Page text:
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When Controversial Issues Arise in Classrooms, Should Opinions Be Taught?

In Berkeley’s monotony of progressive-leaning outlooks, finding differing political beliefs can be challenging. Not only is this true in a social setting, but in an educational one as well.

In Berkeley’s monotony of progressive-leaning outlooks, finding differing political beliefs can be challenging. Not only is this true in a social setting, but in an educational one as well. During this political era, many teachers can’t help but bring up current events in class. When controversial issues come up, should teachers share their own opinions while educating their classes?

Berkeley International High School (BIHS) senior Minh Khai Spencer said, “I don’t really mind teachers teaching their opinions, but sometimes it can be frustrating when they make people feel bad for not agreeing with them, and I think that’s when they take it too far.” Spencer recognized that the situation could feel vastly different for various students. “I don’t mind it as much, just because a lot of the time I agree with my teachers, so it doesn’t feel as isolating. But I can see [that] if I didn’t agree with them, it would be really uncomfortable.”

Berkeley High School’s (BHS) Latin teacher, John Piazza, said students should not be led to believe that their teacher’s view is the right view, and that the distinction between truth and opinion is an important one. Even when presenting facts, it is easy for individual opinions to be woven into the context. 

“I don’t think it’s possible to teach something in a completely neutral or objective way, and pretending to do so is a bit disingenuous or even misleading. Even our choice of what information to emphasize, and how and when we teach it in our curriculum, is quite personal and subjective,” said Piazza.

While some teachers stray away from discussions like these in class, controversial subjects come up often for others. Spencer said, “Most of my teachers sort of just bring up topics, and you can kind of get a sense of what their thoughts are on the issue even before it’s been discussed in class.”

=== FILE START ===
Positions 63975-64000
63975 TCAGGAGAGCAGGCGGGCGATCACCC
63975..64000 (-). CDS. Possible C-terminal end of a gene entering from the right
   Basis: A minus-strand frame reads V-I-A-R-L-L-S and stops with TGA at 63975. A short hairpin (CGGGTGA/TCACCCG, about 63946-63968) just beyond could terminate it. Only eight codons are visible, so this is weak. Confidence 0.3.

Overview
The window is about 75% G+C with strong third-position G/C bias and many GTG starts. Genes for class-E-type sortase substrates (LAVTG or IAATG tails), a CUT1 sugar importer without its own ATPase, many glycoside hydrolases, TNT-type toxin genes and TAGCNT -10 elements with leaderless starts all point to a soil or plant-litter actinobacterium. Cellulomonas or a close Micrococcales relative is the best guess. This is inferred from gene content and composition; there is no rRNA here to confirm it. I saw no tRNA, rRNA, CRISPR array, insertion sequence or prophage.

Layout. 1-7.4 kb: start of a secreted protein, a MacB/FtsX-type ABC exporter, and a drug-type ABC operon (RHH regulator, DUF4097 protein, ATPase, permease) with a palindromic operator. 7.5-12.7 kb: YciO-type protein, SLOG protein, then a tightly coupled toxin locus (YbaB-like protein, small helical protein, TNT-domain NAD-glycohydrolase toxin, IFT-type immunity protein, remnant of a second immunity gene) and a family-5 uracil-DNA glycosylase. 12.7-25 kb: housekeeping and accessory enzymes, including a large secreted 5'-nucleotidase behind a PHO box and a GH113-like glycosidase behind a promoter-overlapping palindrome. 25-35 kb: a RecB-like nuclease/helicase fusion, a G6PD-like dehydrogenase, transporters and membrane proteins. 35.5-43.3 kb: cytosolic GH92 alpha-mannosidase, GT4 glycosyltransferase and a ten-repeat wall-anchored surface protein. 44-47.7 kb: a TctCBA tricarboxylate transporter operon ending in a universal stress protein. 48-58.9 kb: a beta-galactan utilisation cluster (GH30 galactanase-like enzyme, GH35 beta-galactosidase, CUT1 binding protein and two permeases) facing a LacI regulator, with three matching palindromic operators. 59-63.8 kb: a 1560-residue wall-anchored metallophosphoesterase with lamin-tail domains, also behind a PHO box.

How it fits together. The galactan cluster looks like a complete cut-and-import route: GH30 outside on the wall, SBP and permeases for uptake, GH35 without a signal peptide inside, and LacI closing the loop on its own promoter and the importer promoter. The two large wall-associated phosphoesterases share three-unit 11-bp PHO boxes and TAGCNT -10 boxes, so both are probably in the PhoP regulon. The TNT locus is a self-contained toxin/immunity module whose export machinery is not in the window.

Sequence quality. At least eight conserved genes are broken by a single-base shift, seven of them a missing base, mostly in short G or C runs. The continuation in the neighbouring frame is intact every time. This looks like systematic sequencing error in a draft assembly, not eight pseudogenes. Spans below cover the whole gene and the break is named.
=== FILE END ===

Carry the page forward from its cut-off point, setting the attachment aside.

Piazza addressed that there are many different perspectives in class regarding political events and prevalent issues, and as a Latin teacher, he must respect all of them. “Some students really want to get into difficult issues … Some students just want to be heard. Some students want to provoke others by taking a devil’s advocate position. And some students don’t want every class to be about a controversial issue or event. I try to remember that all of these perspectives exist in my class,” he said. 

While teachers have their own standards and norms when it comes to teaching opinions in class, there are formal conventions they are required to follow that aim to help them navigate addressing biases in a classroom environment. The Berkeley Unified School District Board Policy states, “The teacher may not use his/her position to forward his/her own historical, religious, political, economic, or social bias.” However, there are exceptions: “The teacher may express a personal opinion if he/she identifies it as such and does not express the opinion for purpose of persuading students to his/her point of view.” Additionally, the policy says, “The teacher shall not suppress any student’s view on the issue as long as its expression is not malicious or abusive to others.”

Zakiya Zazaboi teaches ethnic studies in Universal Ninth (U9) Grade. As a teacher of a more opinion-based class, Zazaboi maintains a classroom environment where students feel comfortable talking about influential issues, while also listening to differing opinions. She ensures that all students feel comfortable with every comment that is made, while still allowing the commenter to fully address their point and speak their mind. It’s about maintaining a delicate balance. 

When differing views among peers come up in class, that’s one thing. However, it’s another when a teacher inserts their opinion. Zazaboi said that by teaching an opinion to a class, students can feel uncomfortable arguing with a figure of authority. 

Zazaboi added that students can often adopt a herd mentality pattern, where they don’t feel comfortable disagreeing with teachers and students in class because they don’t want to be thought of as an outlier. “Students want to be loved and supported, and in an attempt to impress their teachers, they may just follow in line with others’ opinions, even if they don’t align with their own,” said Zazaboi.

By not teaching their opinions, teachers can acknowledge each side of a story and allow students to assess the situation more critically from an unbiased perspective, Zazaboi said. This gives students the opportunity to formulate their own opinions.

As a student, Spencer said, “I think my ideal environment regarding controversial issues would be if teachers explicitly said, before they share their opinion, that it’s okay if we disagree with them and it’s okay if we see things differently.” She concluded, “Just setting the tone for topics that are controversial is really important.”